More than 100 days after the 2020 parliamentary and local elections, Serbia chose its new government. Statistically, there are more women as ministers than ever in the new government: some of the new ministers are completely new whilst others have merely changed department. According to Bloomberg, the new Serbian cabinet is now among the most gender-balanced in the world: twenty-two minister departments, eleven of them now led by women, under the returning Prime Minister, Ana Brnabić. But this observation hides a much darker reality in Serbian politics – one of corruption and a poor human rights record for minority communities and the press.
Who are the new female ministers?
When it was announced that Gordana Čomić would be appointed as a government minister, many were surprised. Čomić, now the Minister of Human and Minority rights, had formerly been a member of the opposition party, the Democratic Party, for 30 years. While her party was continuing its boycott of Parliament, she broke ranks in February by attending a parliamentary session. Excluded from the Democratic Party, she then went on to run in the elections for United Democratic Serbia, gaining only 0,32 percent of the vote. An unlikely candidate for a cabinet minister.
Aside from Čomić, there are also Anđelka Atanasković, Irena Vujović, Maja Popović, Tatjana Matić, Marija Obradović, and Darija Kisić Tepavčević. Tepavčević is now the Minister of Labour, Employment, Veteran and Social Affairs, as well as a member of the Crisis Team dealing with COVID-19.
Even with female representation increasing in the central government, the number of women is not particularly high when it comes to local governments, diplomatic corps, and security affairs, as reported by Tanja Ignjatović of the Autonomous Women’s Center in Belgrade. A more accurate summary of the gender balance in Serbian politics is the following: there are 174 municipalities in Serbia, and only 20 of them are led by women.
The uptake in female ministers has done little to solve the ongoing allegations of government corruption. Companies linked to the brother of cabinet minister Darija Kisić, who is also the husband of former Minister of Justice, Nela Kuburović, have gained more than twenty contracts with public companies worth 26,8 million euros. Similarly, the Prime Minister’s brother allegedly used his sister’s position in public office to increase profits for his company, Aseco.
First openly-gay Prime Minister but little hope for Serbia’s LGBT+ community
Ana Brnabić first became PM in 2017. She was the first openly-gay Prime Minister for Serbia, and also the first head of government in the region to attend pride parade. However, the rights of LGBT+ people in Serbia have barely improved under her leadership – while Brnabić and her partner have a child together, LGBT+ people in Serbia still cannot adopt children or even get married.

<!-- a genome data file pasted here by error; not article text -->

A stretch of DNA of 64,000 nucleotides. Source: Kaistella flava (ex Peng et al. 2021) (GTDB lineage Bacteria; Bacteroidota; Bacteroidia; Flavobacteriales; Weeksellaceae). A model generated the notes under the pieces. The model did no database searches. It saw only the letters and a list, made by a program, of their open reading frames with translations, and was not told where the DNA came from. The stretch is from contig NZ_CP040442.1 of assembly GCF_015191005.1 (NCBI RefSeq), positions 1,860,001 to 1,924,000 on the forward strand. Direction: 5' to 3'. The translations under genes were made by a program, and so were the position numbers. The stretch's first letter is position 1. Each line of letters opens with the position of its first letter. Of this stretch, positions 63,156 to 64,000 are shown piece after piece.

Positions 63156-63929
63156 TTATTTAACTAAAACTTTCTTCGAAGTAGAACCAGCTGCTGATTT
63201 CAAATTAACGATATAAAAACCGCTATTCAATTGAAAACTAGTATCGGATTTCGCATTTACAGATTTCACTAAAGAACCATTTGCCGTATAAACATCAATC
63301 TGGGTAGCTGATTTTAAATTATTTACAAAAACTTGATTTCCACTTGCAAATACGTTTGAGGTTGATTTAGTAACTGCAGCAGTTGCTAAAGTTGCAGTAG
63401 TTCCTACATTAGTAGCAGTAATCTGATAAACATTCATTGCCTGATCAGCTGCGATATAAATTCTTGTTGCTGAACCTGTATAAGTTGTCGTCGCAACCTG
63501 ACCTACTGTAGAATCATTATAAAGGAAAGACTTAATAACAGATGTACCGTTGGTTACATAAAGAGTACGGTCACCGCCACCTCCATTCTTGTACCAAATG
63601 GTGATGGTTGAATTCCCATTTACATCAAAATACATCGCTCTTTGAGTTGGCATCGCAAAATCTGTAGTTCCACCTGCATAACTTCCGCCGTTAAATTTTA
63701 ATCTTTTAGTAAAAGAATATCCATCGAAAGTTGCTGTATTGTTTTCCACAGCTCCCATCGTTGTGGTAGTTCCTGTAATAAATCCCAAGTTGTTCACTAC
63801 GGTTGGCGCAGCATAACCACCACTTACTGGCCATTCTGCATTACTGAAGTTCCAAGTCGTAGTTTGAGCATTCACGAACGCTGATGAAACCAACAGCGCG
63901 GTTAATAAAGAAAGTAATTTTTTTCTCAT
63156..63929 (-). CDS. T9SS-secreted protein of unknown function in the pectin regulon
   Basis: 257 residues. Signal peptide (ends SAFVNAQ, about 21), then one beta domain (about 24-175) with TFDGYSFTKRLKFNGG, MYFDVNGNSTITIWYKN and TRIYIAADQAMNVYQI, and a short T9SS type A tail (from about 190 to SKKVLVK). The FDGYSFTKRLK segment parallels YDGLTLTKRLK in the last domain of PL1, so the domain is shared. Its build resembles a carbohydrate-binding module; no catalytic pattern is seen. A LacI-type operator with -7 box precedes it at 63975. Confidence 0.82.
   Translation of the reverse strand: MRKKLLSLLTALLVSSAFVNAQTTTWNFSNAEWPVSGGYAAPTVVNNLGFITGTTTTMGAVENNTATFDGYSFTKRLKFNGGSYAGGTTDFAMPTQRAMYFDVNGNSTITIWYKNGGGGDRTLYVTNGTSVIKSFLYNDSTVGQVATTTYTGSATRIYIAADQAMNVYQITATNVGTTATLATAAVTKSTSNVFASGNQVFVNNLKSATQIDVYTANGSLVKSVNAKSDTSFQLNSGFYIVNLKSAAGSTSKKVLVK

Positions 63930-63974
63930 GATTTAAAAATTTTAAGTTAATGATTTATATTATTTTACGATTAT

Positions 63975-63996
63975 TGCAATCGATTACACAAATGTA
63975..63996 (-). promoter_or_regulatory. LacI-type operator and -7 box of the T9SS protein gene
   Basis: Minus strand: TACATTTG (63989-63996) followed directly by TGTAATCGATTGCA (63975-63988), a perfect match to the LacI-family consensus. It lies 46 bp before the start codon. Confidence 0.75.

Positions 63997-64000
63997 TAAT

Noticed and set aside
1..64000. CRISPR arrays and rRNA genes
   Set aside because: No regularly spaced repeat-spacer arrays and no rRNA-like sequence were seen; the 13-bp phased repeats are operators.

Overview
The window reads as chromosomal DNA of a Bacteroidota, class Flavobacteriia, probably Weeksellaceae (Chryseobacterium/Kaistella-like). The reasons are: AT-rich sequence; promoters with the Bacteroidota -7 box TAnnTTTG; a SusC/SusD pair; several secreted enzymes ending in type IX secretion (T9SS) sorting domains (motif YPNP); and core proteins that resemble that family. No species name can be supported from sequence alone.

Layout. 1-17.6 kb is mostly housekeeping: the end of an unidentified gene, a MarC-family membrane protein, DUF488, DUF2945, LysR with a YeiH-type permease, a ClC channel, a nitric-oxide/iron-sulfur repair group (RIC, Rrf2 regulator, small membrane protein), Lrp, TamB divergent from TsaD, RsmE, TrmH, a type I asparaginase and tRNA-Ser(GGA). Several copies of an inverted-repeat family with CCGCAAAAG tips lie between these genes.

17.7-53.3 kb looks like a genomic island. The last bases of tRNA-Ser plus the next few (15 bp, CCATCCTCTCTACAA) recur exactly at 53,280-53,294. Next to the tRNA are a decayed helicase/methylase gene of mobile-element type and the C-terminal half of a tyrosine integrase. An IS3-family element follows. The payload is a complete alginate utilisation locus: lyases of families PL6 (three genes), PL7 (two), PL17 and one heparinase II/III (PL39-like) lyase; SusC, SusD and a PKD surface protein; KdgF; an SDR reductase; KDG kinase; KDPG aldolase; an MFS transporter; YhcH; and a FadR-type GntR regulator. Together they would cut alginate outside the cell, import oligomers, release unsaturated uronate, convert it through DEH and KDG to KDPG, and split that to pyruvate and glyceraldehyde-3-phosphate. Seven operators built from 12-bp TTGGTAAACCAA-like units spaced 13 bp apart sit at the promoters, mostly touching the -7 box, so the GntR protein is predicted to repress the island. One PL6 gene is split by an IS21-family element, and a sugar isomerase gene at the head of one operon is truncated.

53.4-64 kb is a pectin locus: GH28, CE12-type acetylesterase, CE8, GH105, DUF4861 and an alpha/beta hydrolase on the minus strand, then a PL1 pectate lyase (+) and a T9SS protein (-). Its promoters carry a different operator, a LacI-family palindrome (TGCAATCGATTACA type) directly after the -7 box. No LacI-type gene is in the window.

Back in 2019, Brnabić stated in an interview that she was not the LGBT+ Prime Minister of Serbia, but rather the Prime Minister of Serbia who is a member of the LGBT+ community.
“I am very aware of all the problems of the LGBT community in Serbia”, she told Blic, assuring she would nonetheless continue to work on improving the status of LGBT+ people in Serbia. To this day, nothing has improved for Serbia’s LGBT+ community.
Deteriorating freedom of press and government denial
Things have changed regarding freedom of press – for the worse. According to Reporters Without Borders, “after six years under the leadership of Aleksandar Vučić, Serbia has become a country where it is often dangerous to be a journalist and where fake news is gaining in visibility and popularity at an alarming rate”.
“Collusion between politicians and media, widespread government-tolerated fake news, and the mistreatment of a whistleblower, Aleksandar Obradović, also remain a great source of concern”, according to the RWB report.
Ana Brnabić has not commented on this report. Meanwhile, she has opposed remarks made by civil society and journalist organisations about the deteriorating freedom of press, claiming that freedom of the press in Serbia is better now than it was before she was Prime Minister.
So while the Serbian government boasts of a cabinet that is among the most gender-balanced in the world, it has little else to cheer about. More importantly, nor do the Serbian people.